Black bears on the move, feeding heavy to put on weight

Author: CHAD GILLIS/ Associated Press
Published: Updated:
Roaming black bear. (Credit: FWS)
Roaming black bear. (Credit: FWC)

Black bears are on the move in Southwest Florida, roaming the peninsula in search of high-calorie food to pack on weight for the coming lean winter months.

It’s not that black bears here have to hibernate to avoid the cold, but they do go into a lethargic state — mostly because there is less food in the winter to fill their massive bellies.

Experts say a 700-pound bear can eat as much as 20,000 calories a day, which is enough for several human adults. Yes, they can get that big, though black bears in Florida typically range from 250 to 450 pounds for males and 125 to 250 pounds for females.

And they’re roaming the landscape now that fall is here and winter is approaching.

“This is generally the time when bears become more active in Florida,” said Carli Segelson, spokeswoman for the Florida Fish and Wildlife Conservation Commission, or FWC.

FWC is in charge of protecting and managing Florida’s black bears.

The agency estimates that there are just over 4,000 bears in the Sunshine State, with most bears living in clusters on wild lands like Big Cypress National Preserve or Ocala National Forest.

Road kills are the No. 1 documented cause of death for black bears in Florida, with 241 vehicle deaths in 2018, according to FWC records.

More than 300 bears were killed during a 2015 hunt, which drew international attention and gave the tourism-based state a black eye in public.

The hunt came after FWC held several public meetings around the state to take public input on how to better control bear numbers.

FWC is again considering the future management of black bears and reached out to the public earlier this week for input on how to best handle a growing bear population.

More bears mean more road kills and chance encounters in the wild or even a neighborhood preserve.

So what should you do if you see a bear?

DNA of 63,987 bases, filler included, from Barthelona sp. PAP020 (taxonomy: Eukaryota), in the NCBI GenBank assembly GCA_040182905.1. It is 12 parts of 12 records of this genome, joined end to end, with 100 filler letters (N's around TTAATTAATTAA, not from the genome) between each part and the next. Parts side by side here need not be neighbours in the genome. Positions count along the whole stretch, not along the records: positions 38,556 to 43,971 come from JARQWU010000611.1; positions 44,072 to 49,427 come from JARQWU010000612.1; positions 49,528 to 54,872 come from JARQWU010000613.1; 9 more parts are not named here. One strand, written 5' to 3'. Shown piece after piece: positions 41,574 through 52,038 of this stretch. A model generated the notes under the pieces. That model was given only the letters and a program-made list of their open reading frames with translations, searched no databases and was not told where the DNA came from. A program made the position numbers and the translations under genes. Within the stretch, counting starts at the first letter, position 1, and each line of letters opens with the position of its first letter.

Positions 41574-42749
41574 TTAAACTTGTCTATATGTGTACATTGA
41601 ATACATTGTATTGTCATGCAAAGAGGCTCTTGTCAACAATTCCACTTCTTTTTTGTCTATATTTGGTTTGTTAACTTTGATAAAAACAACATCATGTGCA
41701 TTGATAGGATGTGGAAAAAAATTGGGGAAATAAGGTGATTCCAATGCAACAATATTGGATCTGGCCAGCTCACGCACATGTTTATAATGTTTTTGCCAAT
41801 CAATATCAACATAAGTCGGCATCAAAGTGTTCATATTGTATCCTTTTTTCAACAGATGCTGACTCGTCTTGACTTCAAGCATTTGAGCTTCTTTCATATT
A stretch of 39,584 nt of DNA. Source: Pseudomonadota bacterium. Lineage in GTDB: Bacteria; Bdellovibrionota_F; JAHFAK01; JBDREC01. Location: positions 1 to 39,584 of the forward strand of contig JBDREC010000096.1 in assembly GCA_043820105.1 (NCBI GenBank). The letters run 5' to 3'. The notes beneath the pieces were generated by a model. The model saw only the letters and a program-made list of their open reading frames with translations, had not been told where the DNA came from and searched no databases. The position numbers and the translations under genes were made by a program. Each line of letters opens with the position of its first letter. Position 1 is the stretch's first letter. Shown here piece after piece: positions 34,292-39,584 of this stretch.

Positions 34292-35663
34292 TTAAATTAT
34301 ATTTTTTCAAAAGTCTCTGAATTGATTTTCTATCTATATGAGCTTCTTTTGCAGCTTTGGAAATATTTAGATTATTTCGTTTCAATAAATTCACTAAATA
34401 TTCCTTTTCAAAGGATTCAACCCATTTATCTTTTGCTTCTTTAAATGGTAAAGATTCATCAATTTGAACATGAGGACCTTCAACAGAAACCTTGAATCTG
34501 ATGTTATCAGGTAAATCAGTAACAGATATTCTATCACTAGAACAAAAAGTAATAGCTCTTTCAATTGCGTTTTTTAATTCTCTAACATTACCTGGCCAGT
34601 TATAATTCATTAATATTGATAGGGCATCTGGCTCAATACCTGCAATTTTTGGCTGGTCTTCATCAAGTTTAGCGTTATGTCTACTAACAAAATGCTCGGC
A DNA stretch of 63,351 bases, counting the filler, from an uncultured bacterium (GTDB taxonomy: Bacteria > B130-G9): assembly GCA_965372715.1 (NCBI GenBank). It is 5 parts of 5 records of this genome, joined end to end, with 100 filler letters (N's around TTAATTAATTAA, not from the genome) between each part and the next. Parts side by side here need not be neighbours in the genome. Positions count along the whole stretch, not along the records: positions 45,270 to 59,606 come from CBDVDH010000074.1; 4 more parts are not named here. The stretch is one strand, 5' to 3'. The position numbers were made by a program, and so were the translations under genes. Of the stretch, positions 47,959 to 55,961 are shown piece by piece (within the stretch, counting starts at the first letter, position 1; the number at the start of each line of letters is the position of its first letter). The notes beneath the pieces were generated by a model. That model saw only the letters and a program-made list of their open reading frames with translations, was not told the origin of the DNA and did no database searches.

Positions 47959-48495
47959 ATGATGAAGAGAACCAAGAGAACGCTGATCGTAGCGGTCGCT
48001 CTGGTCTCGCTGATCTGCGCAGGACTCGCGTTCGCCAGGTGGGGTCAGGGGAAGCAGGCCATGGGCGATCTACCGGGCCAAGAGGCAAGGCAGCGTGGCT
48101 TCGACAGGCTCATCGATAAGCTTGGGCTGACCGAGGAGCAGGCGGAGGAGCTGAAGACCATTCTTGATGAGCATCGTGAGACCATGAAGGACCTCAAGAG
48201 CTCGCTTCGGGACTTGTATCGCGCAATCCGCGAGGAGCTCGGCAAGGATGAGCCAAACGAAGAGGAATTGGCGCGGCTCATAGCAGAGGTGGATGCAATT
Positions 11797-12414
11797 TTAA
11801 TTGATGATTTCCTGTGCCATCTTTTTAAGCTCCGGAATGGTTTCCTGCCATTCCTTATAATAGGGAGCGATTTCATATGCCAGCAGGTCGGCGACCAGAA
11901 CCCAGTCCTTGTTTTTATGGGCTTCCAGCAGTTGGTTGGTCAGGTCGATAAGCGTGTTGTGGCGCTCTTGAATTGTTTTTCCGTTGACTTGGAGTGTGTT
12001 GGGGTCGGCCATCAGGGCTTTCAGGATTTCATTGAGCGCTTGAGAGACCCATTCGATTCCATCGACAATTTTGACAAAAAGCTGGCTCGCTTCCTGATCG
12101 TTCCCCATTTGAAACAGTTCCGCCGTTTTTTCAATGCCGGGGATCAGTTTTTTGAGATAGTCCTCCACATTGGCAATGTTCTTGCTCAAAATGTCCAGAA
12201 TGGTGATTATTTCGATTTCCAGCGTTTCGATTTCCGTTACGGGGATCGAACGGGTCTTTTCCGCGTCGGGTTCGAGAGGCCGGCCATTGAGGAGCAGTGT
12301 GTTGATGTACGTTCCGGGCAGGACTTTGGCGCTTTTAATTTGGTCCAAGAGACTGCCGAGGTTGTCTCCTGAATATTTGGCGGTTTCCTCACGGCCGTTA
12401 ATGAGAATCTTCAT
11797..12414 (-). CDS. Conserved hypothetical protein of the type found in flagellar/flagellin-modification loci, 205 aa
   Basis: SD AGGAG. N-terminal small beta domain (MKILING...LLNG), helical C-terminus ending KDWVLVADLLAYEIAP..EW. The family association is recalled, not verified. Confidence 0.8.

“If you see a bear in the wild, enjoy the experience, but keep your distance and don’t approach any closer,” said FWC bear biologist Sarah Barrett. “You should allow the bear the chance to continue its path, but if your presence changes the bear’s behavior, you should back away slowly.

“It is always a good idea to carry bear spray when in bear country, but be sure it is somewhere you can easily grab it if needed, and pay attention to wind direction.”

FWC breaks up bear territories into seven different populations — Lee and Collier counties are in the south region.

Bear calls to FWC have also increased over the past decade, ranging from 97 in the south region in 2010 to 920 in 2018.

It is illegal to intentionally feed bears.

To keep bears away from your home, follow these FWC tips:

—Secure household garbage in a sturdy shed, garage or a wildlife-resistant container.

—Put household garbage out on the morning of pickup rather than the night before.

—Secure commercial garbage in bear-resistant dumpsters.

—Protect gardens, bee yards, compost and livestock with electric fencing.

—Encourage your homeowner’s association or local government to institute ordinances to require trash be secured from bears.

—Feed pets indoors or bring the dishes in after feeding.

—Clean grills and store them in a secure place.

—Pick ripe fruit from trees and remove fallen fruit from the ground.

Information from:The News-Press.

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